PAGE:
Of course, these CPI-linked derivative contracts, like the CDS contracts previously, are traded daily among investment dealers. Prices in these markets will likely be higher or lower than the underlying intrinsic value of these contracts based on demand at the time. So there is no way to say what these contracts will be worth at any time. However, for a small amount of money we feel we have significantly protected our company from the unintended and insidious consequences of deflation. As an aside, cumulative deflation in Japan in the past ten years and in the United States in the 1930s was approximately 14%."
Again, I don’t think these CPI derivatives are the type of thing that Buffett would have ever messed with. Buffett has spent his career focused on valuation and protective moats and little time trying to make big macro calls. Watsa was bang on with the Credit Default play. The verdict is still very much out on this deflation bet, but so far it isn’t looking very profitable.
4) Sandridge Energy (SD) – I went back and looked at a couple of comments Buffett has made about management teams and investing:
- Managers who pursue company acquisitions for reasons other than the good of the company - ego trips, the 'institutional imperative' of keeping up with other company acquirers, bad judges (they buy a toad and think that it will turn into a princess when they kiss it); as he famously said in 1981, 'Many managerial [princes] remain serenely confident about the future potency of their kisses - even after their corporate backyards are knee-deep in unresponsive toads'.
- Managers who enrich themselves at company expense by with extravagant salaries and the abuse of share option arrangements.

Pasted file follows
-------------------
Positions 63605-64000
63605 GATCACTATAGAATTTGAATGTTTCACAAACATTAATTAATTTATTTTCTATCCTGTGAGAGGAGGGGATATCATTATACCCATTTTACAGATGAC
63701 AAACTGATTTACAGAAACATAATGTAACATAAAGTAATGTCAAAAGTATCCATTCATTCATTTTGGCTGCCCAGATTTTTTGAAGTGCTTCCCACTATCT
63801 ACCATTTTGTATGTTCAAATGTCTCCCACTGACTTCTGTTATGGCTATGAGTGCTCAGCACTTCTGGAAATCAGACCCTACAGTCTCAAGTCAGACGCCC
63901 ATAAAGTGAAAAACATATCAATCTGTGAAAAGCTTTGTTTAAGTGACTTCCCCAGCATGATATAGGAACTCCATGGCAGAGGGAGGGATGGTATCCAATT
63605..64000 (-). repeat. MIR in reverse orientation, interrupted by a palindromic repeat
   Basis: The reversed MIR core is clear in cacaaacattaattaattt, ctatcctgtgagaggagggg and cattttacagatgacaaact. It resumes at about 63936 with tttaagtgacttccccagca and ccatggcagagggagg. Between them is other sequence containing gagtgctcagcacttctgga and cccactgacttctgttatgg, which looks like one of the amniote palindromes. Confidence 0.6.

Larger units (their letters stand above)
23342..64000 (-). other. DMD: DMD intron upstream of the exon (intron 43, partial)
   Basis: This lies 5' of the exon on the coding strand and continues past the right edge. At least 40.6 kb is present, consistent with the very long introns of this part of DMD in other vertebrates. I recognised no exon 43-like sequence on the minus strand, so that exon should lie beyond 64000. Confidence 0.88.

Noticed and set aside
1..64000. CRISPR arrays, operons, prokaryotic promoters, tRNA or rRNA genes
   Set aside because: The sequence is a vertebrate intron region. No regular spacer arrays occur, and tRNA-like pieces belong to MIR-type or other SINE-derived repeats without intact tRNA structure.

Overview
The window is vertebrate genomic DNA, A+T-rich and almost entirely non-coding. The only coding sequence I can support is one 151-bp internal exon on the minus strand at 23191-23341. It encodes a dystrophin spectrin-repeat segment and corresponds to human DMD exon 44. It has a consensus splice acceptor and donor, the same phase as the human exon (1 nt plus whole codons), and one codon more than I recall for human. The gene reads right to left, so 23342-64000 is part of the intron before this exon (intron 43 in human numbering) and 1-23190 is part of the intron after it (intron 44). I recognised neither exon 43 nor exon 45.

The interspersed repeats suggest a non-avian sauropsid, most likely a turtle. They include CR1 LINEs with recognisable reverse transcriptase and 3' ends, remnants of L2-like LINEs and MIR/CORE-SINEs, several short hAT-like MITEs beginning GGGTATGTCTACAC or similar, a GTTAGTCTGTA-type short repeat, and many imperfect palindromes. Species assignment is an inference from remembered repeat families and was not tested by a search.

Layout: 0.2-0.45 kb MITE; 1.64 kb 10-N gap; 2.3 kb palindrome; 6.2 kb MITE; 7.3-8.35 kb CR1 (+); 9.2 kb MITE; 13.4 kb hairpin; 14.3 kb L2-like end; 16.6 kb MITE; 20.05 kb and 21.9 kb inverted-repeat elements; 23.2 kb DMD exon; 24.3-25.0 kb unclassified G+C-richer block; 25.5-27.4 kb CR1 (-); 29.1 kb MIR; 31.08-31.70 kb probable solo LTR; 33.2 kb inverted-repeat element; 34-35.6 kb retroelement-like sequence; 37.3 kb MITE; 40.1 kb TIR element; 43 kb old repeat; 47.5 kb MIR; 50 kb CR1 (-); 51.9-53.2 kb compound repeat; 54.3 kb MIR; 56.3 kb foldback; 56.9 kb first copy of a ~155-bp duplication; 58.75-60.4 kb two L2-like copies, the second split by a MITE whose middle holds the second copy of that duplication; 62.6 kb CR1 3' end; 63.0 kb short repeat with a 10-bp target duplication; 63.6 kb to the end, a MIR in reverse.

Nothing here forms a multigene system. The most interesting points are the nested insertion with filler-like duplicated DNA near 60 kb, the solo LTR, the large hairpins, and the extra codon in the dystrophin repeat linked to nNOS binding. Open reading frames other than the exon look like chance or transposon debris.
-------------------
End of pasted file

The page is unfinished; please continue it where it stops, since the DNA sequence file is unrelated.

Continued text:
When I think about a happy acquisition manager who has overpaid himself even while shareholders suffered, the first guy I think about these days is Tom Ward at Sandridge Energy. Consider the following points from the letters that activist shareholder TPG directed at Sandridge which detail what has gone on:
- One fact summarizes the appalling corporate governance practices of SandRidge - despite the single worst stock performance of any energy company, and among the worst stock performances in the entire U.S. market, and massive discounts applied to the company because of management…payments to Mr. Ward from the company have totaled approximately $150 million over the past five years (astonishing, given the $3 billion market capitalization of the company).
- It is true that SandRidge has eliminated its Executive Well Participation Plan. However, it did so immediately after the market collapse in October 2008, by then paying over $67 million to Mr. Ward, even as 1) markets were collapsing, and 2) the company had less than $1 million in cash and was facing real risk of bankruptcy. Adding insult to injury, the wells that the company re-purchased from Ward were natural gas wells, even as Mr. Ward and the company were publicly proclaiming the need to abandon their natural gas focus and shift towards oil exploration and development. When the company disclosed the purchase, it cited a desire "to retain a greater working interest in future wells, thus increasing proved undeveloped reserves". This declaration was preposterous, considering its publicly stated desire to abandon the initial natural gas focus of the company and switch to oil. And, again, it was even more shocking when one considers the environment of that time - with markets collapsing, the company facing collapse, and natural gas facing collapse.
Despite what I think is pretty questionable behavior or at the very least judgement at Sandridge, Fairfax keeps buying shares in Sandridge and Watsa has voiced his support for Ward as a manager. I don’t think Buffett would touch Sandridge with a ten foot pole.
Results Are All That Matter
In the end, there are no style points when it comes to investing. All that matters is the rate at which an investor compounds money. Whether the technique used is momentum investing, value investing or buying only companies that start with the letter “X” it doesn’t matter. Prem Watsa is great at what he does, even if what he does deviate at times from the path that Buffett advises us to take.